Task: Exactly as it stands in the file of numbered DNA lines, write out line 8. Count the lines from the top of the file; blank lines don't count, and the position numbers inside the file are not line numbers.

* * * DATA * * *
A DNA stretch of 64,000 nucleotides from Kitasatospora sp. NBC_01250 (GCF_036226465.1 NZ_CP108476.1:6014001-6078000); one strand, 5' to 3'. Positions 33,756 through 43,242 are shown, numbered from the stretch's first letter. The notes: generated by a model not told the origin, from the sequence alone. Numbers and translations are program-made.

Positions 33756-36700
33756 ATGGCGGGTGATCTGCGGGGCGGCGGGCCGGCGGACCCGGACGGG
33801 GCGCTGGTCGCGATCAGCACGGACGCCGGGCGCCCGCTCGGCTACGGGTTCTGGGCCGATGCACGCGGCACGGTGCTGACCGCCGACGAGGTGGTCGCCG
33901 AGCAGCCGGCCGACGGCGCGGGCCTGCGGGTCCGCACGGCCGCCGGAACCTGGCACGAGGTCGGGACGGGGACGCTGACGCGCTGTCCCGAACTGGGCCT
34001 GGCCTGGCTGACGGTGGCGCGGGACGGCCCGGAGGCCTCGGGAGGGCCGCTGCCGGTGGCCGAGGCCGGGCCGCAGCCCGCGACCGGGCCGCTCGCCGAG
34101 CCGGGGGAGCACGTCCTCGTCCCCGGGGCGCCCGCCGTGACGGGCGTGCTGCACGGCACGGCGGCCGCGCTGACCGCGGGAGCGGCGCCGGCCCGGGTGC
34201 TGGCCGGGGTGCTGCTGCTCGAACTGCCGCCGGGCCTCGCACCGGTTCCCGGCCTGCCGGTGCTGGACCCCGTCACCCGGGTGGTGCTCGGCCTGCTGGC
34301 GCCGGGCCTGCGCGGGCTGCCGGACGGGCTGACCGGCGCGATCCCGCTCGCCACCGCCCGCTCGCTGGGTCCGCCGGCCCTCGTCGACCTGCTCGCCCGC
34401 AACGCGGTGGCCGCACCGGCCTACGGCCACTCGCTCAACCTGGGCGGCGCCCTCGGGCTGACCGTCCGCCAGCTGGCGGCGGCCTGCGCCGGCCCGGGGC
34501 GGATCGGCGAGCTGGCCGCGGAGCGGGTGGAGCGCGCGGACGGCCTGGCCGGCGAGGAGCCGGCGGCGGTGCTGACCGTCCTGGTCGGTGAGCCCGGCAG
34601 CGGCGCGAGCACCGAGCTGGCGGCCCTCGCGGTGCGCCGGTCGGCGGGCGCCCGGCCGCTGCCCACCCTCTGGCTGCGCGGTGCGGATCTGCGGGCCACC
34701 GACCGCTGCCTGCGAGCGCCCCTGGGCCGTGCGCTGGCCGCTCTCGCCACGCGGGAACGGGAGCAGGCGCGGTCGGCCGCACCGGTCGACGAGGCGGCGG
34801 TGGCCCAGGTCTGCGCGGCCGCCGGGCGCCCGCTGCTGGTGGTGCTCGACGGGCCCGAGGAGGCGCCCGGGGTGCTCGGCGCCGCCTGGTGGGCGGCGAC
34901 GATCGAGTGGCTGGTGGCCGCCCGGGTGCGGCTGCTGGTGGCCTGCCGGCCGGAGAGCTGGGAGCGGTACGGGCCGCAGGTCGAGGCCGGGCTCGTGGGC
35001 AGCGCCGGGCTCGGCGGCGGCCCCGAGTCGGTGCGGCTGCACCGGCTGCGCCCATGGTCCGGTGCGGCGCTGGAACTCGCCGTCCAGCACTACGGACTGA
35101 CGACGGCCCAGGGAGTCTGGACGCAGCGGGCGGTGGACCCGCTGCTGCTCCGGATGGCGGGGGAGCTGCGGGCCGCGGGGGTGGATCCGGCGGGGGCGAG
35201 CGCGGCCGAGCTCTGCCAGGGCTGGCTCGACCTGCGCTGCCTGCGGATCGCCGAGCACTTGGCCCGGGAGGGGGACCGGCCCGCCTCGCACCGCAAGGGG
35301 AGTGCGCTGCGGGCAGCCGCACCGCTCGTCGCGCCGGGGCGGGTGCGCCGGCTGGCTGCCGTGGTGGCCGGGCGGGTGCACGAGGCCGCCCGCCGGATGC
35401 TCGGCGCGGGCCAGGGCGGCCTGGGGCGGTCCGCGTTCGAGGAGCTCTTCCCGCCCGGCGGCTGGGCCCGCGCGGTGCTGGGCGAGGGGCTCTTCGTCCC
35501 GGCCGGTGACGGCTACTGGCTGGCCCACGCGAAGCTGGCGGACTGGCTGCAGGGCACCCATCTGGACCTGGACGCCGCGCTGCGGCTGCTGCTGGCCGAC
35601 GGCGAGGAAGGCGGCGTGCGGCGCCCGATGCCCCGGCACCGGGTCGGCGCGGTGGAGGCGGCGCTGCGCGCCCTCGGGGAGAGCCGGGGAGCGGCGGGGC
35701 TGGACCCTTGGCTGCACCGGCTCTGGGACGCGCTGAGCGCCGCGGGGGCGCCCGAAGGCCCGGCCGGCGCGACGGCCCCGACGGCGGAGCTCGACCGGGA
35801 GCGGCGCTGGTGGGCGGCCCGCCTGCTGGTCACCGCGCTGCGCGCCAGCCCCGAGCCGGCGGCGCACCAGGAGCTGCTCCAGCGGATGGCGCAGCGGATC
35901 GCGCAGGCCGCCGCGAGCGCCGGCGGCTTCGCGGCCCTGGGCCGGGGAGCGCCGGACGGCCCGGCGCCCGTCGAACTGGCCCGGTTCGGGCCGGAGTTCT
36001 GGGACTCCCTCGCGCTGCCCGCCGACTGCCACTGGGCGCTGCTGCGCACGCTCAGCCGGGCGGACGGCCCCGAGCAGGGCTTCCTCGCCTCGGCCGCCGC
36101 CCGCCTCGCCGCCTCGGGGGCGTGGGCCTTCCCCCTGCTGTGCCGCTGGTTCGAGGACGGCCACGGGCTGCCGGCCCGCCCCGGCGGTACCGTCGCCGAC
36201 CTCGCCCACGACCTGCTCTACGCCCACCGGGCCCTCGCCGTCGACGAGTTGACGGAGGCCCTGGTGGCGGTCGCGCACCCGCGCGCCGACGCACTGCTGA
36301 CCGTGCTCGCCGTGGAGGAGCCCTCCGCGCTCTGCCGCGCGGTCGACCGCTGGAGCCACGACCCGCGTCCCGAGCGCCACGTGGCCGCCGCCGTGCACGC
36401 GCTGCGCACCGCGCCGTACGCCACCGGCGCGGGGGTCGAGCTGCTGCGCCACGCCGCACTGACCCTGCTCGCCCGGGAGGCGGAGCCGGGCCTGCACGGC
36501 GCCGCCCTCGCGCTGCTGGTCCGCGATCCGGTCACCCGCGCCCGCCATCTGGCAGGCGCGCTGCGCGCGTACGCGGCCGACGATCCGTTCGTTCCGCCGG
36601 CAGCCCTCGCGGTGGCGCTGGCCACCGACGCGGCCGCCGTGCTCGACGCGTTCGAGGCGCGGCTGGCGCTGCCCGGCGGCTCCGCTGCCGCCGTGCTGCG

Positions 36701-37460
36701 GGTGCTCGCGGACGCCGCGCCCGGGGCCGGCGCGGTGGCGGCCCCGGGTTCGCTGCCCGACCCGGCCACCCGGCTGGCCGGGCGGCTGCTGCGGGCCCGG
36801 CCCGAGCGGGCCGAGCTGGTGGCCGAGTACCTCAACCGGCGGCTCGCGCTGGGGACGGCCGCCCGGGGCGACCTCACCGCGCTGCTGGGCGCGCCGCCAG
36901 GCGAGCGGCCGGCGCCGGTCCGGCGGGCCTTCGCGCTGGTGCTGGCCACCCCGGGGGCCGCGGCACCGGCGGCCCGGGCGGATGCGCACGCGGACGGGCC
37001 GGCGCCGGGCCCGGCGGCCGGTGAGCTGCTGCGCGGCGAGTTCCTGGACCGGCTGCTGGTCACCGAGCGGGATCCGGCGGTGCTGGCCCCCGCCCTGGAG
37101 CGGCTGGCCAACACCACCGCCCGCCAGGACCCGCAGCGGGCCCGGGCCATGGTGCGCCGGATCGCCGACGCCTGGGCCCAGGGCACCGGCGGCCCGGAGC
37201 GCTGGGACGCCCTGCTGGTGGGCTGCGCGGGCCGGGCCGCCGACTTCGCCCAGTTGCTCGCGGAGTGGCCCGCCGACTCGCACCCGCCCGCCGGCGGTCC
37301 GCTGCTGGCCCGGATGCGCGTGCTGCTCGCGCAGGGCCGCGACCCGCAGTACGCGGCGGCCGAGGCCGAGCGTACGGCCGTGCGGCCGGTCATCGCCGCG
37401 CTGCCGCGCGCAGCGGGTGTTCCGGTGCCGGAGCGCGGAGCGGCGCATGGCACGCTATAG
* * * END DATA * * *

34201 TGGCCGGGGTGCTGCTGCTCGAACTGCCGCCGGGCCTCGCACCGGTTCCCGGCCTGCCGGTGCTGGACCCCGTCACCCGGGTGGTGCTCGGCCTGCTGGC